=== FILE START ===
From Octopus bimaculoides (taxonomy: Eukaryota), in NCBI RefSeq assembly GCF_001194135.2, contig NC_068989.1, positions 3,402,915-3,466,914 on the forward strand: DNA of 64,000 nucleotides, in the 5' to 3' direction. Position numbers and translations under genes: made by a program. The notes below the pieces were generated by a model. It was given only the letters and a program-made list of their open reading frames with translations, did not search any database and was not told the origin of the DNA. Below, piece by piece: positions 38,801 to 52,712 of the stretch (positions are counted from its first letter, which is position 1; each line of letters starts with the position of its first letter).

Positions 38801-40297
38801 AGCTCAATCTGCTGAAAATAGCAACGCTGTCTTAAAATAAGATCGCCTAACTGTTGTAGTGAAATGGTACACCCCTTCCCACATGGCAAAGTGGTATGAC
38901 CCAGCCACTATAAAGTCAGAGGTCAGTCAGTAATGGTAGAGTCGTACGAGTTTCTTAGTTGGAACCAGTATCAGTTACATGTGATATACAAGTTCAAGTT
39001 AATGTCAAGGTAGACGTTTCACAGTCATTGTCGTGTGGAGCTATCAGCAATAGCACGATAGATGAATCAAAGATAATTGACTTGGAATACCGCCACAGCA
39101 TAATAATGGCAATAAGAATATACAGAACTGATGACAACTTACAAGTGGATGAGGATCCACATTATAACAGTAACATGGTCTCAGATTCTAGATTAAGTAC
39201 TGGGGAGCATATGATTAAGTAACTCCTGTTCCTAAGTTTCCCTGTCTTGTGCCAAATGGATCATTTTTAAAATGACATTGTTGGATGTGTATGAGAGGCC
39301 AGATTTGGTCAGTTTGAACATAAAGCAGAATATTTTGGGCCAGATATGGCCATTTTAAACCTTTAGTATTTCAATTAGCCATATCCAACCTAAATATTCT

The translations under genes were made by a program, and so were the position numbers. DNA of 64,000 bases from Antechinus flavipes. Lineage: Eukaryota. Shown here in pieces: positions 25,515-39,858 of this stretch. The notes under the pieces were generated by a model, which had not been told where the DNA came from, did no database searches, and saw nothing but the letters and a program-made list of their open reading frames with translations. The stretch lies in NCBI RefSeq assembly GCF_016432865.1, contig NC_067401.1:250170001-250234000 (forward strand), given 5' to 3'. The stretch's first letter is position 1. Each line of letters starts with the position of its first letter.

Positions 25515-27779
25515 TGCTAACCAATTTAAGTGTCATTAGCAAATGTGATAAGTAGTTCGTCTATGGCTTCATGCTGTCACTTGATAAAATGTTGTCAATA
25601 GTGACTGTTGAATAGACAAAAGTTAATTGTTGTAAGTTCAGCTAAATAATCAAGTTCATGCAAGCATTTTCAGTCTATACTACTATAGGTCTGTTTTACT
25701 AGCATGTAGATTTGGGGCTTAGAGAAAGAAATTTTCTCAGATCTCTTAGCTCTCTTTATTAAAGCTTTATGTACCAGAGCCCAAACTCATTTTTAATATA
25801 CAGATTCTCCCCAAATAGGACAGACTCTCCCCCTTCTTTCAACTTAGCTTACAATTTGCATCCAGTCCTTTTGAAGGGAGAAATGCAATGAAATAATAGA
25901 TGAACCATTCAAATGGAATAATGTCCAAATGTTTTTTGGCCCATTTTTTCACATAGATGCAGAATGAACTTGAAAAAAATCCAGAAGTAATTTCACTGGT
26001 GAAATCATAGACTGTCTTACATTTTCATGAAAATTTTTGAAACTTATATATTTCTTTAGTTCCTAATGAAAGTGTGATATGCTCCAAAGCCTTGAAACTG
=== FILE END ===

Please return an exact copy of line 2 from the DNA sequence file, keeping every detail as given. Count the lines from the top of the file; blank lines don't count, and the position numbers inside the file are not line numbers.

Positions 38801-40297